We’ve all been there. You’ve written a pretty solid feature and you’re just about done but you keep finding little areas to improve. Those little things that you keep committing such as “cleans up x” or “refactors x to make simpler”. As your deadline approaches your stress level grows, the product owner is getting nervous, and the late nights are inevitable.

Developers Versus Product Owner Priorities

Developer Product Owner
Maintainable It Works
TDD Can add features when business needs change
Fully Documented Is in production creating value
Clean Code  
Uses Best Practices  

So how do we deal with these two differing sets of priorities? I think the first step is to identify that they don’t differ in principle. Many developers (like myself…I’ve got to throw myself under the bus here) will say “The only way to give them what they want is for me to do this right!”. I think the reverse could be said, though. Developers are hired to return value to their organization. They use code to bring this value, but the code is not the product. The result of the code is the value.

Even great code returns no value for the organization until it is deployed into production.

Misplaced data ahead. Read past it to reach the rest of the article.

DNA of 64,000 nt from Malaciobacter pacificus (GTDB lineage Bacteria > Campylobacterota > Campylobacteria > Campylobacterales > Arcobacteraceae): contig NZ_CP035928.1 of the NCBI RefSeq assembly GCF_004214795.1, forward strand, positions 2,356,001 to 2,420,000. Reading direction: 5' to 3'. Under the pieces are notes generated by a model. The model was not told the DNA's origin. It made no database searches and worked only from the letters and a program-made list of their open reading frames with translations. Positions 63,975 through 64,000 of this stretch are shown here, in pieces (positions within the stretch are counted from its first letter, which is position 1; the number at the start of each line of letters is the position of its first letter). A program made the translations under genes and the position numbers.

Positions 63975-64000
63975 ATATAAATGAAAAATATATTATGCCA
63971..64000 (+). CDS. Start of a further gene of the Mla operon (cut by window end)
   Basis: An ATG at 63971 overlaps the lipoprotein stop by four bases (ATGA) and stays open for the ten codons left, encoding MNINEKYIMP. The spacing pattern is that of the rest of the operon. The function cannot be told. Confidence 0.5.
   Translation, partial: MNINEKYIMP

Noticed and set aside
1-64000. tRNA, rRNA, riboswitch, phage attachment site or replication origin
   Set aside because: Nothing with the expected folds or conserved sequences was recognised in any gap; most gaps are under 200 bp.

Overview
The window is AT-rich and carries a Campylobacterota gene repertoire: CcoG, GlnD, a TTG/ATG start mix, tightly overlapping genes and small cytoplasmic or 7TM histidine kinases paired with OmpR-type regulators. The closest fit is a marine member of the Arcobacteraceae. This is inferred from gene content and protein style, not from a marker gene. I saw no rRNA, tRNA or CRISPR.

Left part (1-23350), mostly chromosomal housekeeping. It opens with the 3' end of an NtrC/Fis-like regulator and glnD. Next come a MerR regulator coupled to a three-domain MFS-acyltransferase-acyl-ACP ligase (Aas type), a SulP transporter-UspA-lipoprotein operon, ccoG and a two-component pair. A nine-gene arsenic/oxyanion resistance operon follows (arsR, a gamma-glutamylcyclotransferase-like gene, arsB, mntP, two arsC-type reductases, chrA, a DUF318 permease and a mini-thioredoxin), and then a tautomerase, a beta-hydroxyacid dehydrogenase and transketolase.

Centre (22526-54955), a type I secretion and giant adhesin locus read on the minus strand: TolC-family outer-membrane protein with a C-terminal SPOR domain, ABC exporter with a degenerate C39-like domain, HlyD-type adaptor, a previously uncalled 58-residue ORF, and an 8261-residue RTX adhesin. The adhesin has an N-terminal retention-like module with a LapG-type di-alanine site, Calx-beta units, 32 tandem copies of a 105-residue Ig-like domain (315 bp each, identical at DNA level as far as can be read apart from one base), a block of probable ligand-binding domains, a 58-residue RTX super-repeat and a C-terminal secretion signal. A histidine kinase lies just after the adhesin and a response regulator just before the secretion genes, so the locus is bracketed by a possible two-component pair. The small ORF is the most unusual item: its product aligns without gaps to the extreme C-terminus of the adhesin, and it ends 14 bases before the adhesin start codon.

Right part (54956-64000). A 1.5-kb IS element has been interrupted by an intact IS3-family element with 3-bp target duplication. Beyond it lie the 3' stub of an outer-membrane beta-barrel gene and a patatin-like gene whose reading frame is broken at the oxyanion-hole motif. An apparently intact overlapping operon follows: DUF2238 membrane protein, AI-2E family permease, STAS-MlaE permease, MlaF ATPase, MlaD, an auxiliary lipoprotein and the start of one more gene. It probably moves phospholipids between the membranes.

Now let’s not kid ourselves. If there is a bug in the code, fix it. If the code is written poorly, update it. If you’re not proud of it, make it worthy of your talent. But stop seeking to perfect your code before shipping it to production.

Perfect code is only perfect till you look at it again. Just as you wouldn’t nit-pick another developer’s pull request with minor changes, the same applies to reviewing of your own code.

Delivering Value To The Organization

Code is written to be shipped. Unless you’re working on a spike, a proof of concept or some other caveat, let’s keep ourselves on the same page and agree that we’re talking about code that is associated with a ticket that is being written for a feature, enhancement, etc. The instant that your code is deployed to production you have earned your keep. Every minute that you spend nit-picking your code, refactoring this and changing that are minutes that you could be smoke testing, writing meaningful tests to harden your code or simply be moving onto the next ticket.

Actionable Takeaways

So what do you do with this?

Be really proud of what your code does. What your code does is just as, if not more, important than how your code does it. Be proud of the feature you shipped and don’t simply seek satisfaction from the code.

Don’t shame product owners for wanting your code in production. Saying “you don’t understand why this is taking so long” is not an option. If they don’t understand, it is for you to help them understand.

Understand the business wants good code written just as much as you do. I’ve never heard a product owner ask me to write worse code. Don’t be silly! Just because they question to need to write tests or clean code up doesn’t mean they’re asking you to ship bad code. They’re just wanting code shipped.

Don’t forget about maintainability. As I’m encouraging you to stop striving for perfect code, I don’t mean to implying you should write anything but your best. Also, do be aware of your code becoming debt. I highly recommend this read from RJ’s blog about technical debt.